Featured Reformed Theology Education

Discussion in 'General discussions' started by R.G. Sassard, Apr 15, 2019 at 4:03 PM.

  1. R.G. Sassard

    R.G. Sassard Puritan Board Freshman

    Hey guys! I am new to the site and glad to be here. I have been reading the PB forums for quite a while and finally decided to make an account and join. I am 24(going on 25) years old and am a bible college freshman double-majoring in Bible/Theology and Pastoral Ministry. I am considering transferring schools in the near future and was curious if anybody had any thoughts or recommendations on a good college to study reformed theology at a reasonable cost. I am highly considering Reformation Bible College, but unfortunately, they do not have on-campus housing and do not qualify for grant money, which can be a problem when paying out of pocket and trying to find an apartment. Thank you in advance for any advice and input!
     
    Last edited: Apr 15, 2019 at 4:37 PM
  2. NaphtaliPress

    NaphtaliPress Administrator Staff Member

  3. R.G. Sassard

    R.G. Sassard Puritan Board Freshman

    Thank you, and yes sir. All done.
     
  4. Reformed Bookworm

    Reformed Bookworm Puritan Board Sophomore

    I highly recommend Puritan Reformed Theological Seminary (PRTS). PRTS recently finished student housing. They turned out beautifully.

    What is your goal once you are done with your education?
     
  5. Reformed Bookworm

    Reformed Bookworm Puritan Board Sophomore

    I just saw where you wrote Pastoral Ministry. If that is your goal, seriously consider PRTS.
     
  6. R.G. Sassard

    R.G. Sassard Puritan Board Freshman

    Thank you, I certainly will. Do you know of any place for undergrad studies?
     
  7. Edward

    Edward Puritan Board Doctor

    My recommendation would be to get an affordable undergraduate degree in something marketable, and then for you to go to Southern Baptist Theological seminary in Louisville.

    Your calls if you go out there with a bachelor's from a Bible college are likely going to mean you are going to have to be a tentmaker to support your family. With an M.Div. from a respected seminary, you might get pastoral calls that can support you, and if you don't, you have some marketable skills.
     
  8. R.G. Sassard

    R.G. Sassard Puritan Board Freshman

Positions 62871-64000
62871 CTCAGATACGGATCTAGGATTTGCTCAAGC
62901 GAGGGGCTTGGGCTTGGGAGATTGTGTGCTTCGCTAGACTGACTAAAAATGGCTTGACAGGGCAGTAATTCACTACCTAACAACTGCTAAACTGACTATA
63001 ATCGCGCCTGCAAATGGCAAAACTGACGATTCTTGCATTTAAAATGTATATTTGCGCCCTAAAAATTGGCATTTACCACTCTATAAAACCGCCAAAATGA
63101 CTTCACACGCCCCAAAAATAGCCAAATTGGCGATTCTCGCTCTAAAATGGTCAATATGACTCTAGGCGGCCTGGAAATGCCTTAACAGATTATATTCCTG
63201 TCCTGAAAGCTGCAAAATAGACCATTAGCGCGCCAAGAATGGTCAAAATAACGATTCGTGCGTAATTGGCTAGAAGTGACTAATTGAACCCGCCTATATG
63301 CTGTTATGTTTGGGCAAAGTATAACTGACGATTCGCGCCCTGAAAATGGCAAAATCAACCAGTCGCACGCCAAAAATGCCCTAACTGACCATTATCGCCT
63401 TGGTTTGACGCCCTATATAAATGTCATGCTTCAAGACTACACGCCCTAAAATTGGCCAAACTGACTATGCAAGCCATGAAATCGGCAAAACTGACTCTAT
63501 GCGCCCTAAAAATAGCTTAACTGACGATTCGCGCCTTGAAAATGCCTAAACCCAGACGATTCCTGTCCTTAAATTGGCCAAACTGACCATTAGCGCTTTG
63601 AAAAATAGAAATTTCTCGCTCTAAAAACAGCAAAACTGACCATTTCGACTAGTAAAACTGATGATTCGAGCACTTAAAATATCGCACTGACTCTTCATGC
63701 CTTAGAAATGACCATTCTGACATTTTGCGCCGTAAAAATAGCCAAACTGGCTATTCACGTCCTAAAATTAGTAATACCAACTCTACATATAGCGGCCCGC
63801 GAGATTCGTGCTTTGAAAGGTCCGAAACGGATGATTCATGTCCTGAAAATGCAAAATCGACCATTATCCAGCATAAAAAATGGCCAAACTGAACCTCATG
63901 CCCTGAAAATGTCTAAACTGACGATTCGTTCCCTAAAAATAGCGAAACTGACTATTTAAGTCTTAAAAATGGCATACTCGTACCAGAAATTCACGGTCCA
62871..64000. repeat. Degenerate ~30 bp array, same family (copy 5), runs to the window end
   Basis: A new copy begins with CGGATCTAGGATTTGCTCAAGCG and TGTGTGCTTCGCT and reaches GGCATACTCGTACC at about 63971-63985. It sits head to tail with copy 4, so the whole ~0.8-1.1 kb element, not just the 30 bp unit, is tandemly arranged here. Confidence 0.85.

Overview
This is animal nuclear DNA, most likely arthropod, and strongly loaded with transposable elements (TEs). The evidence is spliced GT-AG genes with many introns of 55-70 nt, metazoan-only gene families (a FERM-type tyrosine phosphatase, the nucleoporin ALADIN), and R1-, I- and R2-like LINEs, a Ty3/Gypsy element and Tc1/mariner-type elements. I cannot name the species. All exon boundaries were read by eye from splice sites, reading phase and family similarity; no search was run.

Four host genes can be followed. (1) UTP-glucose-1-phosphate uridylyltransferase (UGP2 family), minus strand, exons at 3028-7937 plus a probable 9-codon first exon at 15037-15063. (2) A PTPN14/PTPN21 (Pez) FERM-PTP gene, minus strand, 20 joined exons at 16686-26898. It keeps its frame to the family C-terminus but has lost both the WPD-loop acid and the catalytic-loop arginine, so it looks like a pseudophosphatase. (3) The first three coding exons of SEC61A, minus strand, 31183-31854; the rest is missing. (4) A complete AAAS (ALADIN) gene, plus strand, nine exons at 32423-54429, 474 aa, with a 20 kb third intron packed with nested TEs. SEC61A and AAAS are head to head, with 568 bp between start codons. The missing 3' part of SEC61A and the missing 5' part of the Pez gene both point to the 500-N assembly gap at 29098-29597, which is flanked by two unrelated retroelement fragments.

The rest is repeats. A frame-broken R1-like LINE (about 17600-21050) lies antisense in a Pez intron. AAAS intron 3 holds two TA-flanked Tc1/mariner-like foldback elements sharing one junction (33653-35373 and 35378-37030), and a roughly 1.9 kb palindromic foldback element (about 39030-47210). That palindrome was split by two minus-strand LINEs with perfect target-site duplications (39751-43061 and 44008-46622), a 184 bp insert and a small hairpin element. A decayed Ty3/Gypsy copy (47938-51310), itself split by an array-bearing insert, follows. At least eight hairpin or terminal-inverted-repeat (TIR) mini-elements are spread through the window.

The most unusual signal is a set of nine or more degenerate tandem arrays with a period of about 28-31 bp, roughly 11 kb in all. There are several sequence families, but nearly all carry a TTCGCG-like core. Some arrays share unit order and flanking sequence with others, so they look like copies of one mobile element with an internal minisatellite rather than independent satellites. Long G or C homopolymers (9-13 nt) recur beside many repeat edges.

Thanks for the input! My call is to pastor, so I won’t be needing a degree for a secular vocation. The school I’m at now prepares you to be fully equipped and ready for ordination upon completion of the pastoral program. I do, however, plan on pursuing a graduate degree from seminary after my undergrad. I may finish school here, but I’d like to go somewhere more reformed.
     
  9. TylerRay

    TylerRay Puritan Board Senior

    Imagine Paul saying, "My call is to be an apostle, so I won't need to learn tentmaking." How can you be sure that you will be supported full time in the ministry? Many, many Reformed ministers have secular employment in addition to their pastoral labors out of sheer necessity.
     
  10. R.G. Sassard

    R.G. Sassard Puritan Board Freshman

    Well that is very true that there is a possibility that I may need to support myself with work outside of ministry, but I just meant I don’t need a degree for it. I’ve been out of school and working for 7 years before going to bible college, and I just don’t believe I necessarily need a degree for that. I’m able to get good work without one if you can understand that. I’ve worked in sales, management, etc. My goal is to be as prepared and equipped for (full time) ministry as I can be. So Bible college is where I am called to right now.
     
    Last edited: Apr 15, 2019 at 8:06 PM
  11. iainduguid

    iainduguid Puritan Board Freshman

    I'd recommend looking at Grove City College or Geneva College. Both have excellent reformed Bible and Theology departments. I'd second the recommendation to study something marketable rather than essentially doing the same round of studies twice. My undergrad was in electrical engineering and I worked for a couple of years in the oil industry before using my skills on the mission field for two years, after which I went to seminary. My background helped me to support myself through seminary, and the experience of working in the secular world was/is invaluable in relating to the folks in the pew. In addition, I learned how to run a meeting that didn't wander all over the place (a skill that sadly few Presbyterians have mastered...).
    The one qualification on the above advice would be that if possible do as much Greek and Hebrew as you can in your undergrad. That will really help you when seminary comes around. Other Bible and Theology courses won't help you that much, especially if taken in non-reformed schools.
     
  12. R.G. Sassard

    R.G. Sassard Puritan Board Freshman

    Okay brothers! Thanks for the advice :)
     
  13. TheInquirer

    TheInquirer Puritan Board Freshman